Fourth, as Peter Bergen points out, al-Adel and al-Zawahiri are going to have to deal with the fallout of the massive intelligence breach to the organization. They have to assume that the organization’s most sensitive secrets have been compromised or eventually will be as U.S. intelligence officials go through the treasure trove of information recovered during the bin Laden operation. This may force them into several courses of action, including – but not limited to – jumping the gun on operations before they are fully ready to be carried out, or aborting planned operations because the operational security and secrecy of the plan might be compromised.

The death of bin Laden doesn’t automatically mean the death of the organization he created or the ideology he inspired. Georgetown’s Security Studies Program director Bruce Hoffman points out historical examples where the decapitation of terrorist organizations have not meant the end of the campaigns. [Full disclosure: I am currently a graduate student in the SSP, although not in any of Hoffman’s classes.] But bin Laden’s successors will clearly have their work cut out for them in keeping the organization as a viable force to attack the United States and its allies.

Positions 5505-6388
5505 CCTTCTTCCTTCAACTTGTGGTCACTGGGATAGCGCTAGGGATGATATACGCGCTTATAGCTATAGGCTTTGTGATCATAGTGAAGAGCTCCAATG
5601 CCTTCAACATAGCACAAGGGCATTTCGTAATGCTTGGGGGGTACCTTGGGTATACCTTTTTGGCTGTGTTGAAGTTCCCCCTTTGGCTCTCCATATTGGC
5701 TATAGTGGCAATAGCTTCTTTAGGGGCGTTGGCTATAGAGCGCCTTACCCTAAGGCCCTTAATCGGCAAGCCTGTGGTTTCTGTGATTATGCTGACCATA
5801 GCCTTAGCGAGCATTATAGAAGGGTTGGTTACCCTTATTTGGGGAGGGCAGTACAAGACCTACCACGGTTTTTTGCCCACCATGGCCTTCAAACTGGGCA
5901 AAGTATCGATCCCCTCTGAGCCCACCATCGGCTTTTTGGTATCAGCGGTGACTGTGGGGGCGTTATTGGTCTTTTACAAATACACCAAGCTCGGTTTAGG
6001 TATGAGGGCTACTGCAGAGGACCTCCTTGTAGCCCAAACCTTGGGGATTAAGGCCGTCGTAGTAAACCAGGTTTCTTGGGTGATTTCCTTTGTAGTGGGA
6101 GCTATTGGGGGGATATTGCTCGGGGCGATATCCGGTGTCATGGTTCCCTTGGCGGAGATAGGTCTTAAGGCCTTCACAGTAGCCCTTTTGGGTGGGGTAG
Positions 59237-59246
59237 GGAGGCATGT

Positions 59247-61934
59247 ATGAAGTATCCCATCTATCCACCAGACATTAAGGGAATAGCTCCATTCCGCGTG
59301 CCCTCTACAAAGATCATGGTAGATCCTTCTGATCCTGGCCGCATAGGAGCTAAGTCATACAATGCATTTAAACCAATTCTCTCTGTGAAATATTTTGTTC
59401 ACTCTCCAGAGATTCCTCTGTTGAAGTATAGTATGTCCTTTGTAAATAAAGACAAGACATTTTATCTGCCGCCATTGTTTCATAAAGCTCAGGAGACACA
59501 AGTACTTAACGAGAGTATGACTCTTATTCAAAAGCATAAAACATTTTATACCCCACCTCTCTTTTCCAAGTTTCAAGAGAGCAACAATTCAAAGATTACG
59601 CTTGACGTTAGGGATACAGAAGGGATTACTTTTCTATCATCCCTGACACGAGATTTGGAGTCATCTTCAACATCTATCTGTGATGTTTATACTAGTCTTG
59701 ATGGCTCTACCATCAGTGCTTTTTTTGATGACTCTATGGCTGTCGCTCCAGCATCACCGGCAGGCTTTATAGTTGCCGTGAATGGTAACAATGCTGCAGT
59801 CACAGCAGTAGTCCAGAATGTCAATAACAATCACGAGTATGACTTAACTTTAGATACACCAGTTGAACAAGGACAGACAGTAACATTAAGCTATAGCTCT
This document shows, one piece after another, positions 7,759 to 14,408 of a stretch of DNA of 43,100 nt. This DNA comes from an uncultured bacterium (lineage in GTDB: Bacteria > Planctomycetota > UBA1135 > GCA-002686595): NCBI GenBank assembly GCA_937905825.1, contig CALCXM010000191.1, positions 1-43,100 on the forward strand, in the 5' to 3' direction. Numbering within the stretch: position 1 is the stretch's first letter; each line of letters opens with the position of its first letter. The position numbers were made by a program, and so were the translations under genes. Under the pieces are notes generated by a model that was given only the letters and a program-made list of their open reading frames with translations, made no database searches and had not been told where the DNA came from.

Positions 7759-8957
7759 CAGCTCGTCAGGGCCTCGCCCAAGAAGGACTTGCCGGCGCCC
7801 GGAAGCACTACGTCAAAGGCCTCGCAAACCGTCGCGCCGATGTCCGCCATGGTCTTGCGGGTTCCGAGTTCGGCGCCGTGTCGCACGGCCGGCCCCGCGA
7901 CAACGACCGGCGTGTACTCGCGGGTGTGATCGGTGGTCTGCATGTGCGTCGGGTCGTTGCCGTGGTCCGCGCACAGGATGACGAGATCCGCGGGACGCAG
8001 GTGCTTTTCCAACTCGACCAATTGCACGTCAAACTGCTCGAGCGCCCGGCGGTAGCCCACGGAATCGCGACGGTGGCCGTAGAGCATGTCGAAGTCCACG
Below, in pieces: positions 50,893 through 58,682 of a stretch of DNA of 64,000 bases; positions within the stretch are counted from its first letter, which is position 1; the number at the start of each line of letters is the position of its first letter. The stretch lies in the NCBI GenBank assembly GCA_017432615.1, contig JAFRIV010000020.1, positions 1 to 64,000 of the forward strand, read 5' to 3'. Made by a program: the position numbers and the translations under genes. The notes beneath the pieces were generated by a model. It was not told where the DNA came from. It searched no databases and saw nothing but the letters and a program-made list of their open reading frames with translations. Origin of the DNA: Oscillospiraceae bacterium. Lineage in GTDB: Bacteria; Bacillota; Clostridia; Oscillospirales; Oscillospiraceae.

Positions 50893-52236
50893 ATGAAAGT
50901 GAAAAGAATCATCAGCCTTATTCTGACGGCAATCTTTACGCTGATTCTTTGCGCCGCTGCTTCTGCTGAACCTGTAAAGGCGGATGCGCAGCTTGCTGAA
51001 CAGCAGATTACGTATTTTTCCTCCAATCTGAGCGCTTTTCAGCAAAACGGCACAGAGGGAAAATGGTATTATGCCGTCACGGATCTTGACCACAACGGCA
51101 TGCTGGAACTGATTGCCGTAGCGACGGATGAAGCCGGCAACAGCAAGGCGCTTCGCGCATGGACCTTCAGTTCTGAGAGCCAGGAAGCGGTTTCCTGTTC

Al Qaeda’s biggest problem may be in the inherent nature of the organization itself – it has no political means of achieving its objectives, only by means of asymmetric warfare. Simply put, al Qaeda can only exist and function as a terrorist organization. As my former professor Paul Pillar said, it has no equivalent of Sinn Fein to pursue a political agenda and won’t sit down at a negotiating table with domestic or international leaders. It can’t be held accountable for delivering results by a political base of constituents, as Hezbollah or Hamas are. After the revolutions of the Arab Spring which forced regime changes or political reforms, al Qaeda and its ilk may simply be less appealing to people as an option when they see political objectives can be achieved by other means.

The worst thing that could happen to al Qaeda or any group like it is to become irrelevant, and that is precisely what al-Adel and al-Zawahiri have to deal with right now if they want the organization as it existed before bin Laden’s death to survive.

Update: On a related note, check out this article in the Atlantic Wire.